KENNEDY:  I never did ask her who ordered her to abort at Hawaii and it really was none of my business, and she probably would not have told me even if I did ask her, but indeed she did state that she was ordered to abort.  I can think of only two reasons for this; something was not ready downstream, or, somebody figured she needed bigger generators as the existing generator blew fuses or burned out on the way to Hawaii.

AES:  But Art, if somebody wanted to abort an airplane, I could think of a dozen safer ways to do it — run the wing into a telephone pole, hit a pickup truck, slide into a ditch, fake a brake failure and run into a brick wall . . .

KENNEDY:  Yea, I know, but she was probably planning on a very slow, deliberate ground loop at very slow speed, where she figured there’d be no risk with all that has on board.  But in a situation like that, if you start the takeoff roll and hesitate for just a fraction of a second, bam . . . you’re already past thesafe zoneand you find yourself doing things that are absolutely crazy!  One spark in the wrong place and they all would have been fried.

AES:  Was she really a good pilot?

Bill Prymak and Joe Gervais traveled to the Marshall Islands to visit with the iconic Earhart eyewitness Bilimon Amaron at Amaron’s Majuro home in 1991.  A year later, Prymak and Gervais journeyed to Art Kennedy’s home in Portugal to interview the controversial expert who personally worked on Amelia Earhart’s Electra 10E.

KENNEDY:  Bill, I flew with a bunch of the old timers, even got a pilot’s license myself.  A lot of the final checkouts, such as rigging and engine performance, had to be done in flight . . . and yes, Earhart was a good solid, pilotI flew with her many times, even once watched her bring in the Electra down to the runway with a 25 mph crosswind straight as a die.  When the Bendix rep who was halfway down the runway during the ill-fated Hawaii takeoff told me that her tailwheel was already high when the groundloop began, I could not believe it!  Even a dumb student pilot does not groundloop on takeoff at 50 mph.   Something very fishy here.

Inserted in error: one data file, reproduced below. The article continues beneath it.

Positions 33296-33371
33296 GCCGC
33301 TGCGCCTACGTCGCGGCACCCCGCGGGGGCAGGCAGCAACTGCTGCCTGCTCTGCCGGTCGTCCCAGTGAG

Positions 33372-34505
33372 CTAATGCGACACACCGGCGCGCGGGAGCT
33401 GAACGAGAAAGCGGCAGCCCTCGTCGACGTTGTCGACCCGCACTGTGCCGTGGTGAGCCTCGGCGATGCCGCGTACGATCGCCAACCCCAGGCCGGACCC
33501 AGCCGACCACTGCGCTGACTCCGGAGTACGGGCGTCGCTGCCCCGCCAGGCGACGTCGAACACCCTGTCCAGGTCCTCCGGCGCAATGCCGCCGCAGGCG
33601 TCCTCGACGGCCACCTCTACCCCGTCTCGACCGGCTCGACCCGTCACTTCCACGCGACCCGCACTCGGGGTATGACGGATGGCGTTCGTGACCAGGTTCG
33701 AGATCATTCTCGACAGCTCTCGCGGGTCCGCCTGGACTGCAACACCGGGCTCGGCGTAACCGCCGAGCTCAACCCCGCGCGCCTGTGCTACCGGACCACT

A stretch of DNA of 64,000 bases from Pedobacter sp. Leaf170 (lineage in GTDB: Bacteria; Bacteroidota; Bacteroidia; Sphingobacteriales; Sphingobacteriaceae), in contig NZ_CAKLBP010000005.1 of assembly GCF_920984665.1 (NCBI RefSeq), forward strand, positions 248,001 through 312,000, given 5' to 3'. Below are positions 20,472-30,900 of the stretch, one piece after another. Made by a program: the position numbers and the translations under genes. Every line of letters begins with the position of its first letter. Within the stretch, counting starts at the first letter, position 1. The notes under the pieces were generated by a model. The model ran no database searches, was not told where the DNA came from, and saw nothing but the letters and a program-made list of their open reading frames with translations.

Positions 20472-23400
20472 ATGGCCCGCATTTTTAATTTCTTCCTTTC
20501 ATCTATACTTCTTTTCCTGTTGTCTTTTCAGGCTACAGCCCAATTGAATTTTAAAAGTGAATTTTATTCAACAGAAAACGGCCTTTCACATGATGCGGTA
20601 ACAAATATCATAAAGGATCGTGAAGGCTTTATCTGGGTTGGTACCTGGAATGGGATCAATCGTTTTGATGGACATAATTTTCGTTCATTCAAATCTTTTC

AES:  You’re still convinced she was on a spy mission?

KENNEDY:  Absolutely!  I’m 81 years old and have no need for storytelling or ego trips at my age.  I have only one trip left, and that’s to meet my Maker.  I can’t tell you everything she told me about the mission because other people were involved who might still be alive, but I will tell you thisShe mentioned the mission taking her over Truk, the big engines received brand new from Pratt & Whitney in May 1937, were modified by me personally to accommodate the bigger generators, and even though her regular engines were being overhauled, these two new super engines were charged to NR 16020 — her airplane!  Many strange things and many strange people were involved in her last flight.

AES:  How do you address the claim by TIGHAR [The International Group for Historic Aircraft Recovery, which has never recovered a single historic aircraft, to my knowledge] that the piece of aluminum they found came from the belly  of NR 16020?

KENNEDY:  This simply cannot be!  When the damaged aircraft came back from Hawaii, Amelia Earhart and I personally and meticulously went over the entire fuselage.  We had to raise the fuselage high enough to get a low-boy tractor underneath for transport to the Lockheed factory on the other side of the field.  In lifting the fuselage, Amelia and I got a good look at the belly, and there was absolutely no damage, not even dirt, from the groundloop accident.  There was however, cable sling damage from hoisting the airplane onto the boat from Hawaii, and in unloading same stateside.  Cable sling damage was observed at Station 239, where two stringers were buckled in, and it was here that Lockheed removed and replaced stringers and full skin sections, NOT patches, as TIGHAR claims.

AES:  But Gillespie claims that Lockheed people like Ed Werner and Harvey Christen are wrong when they state that the rivet and stringer spacing could not vary from the original specification, as found on TIGHAR’s piece of aluminum.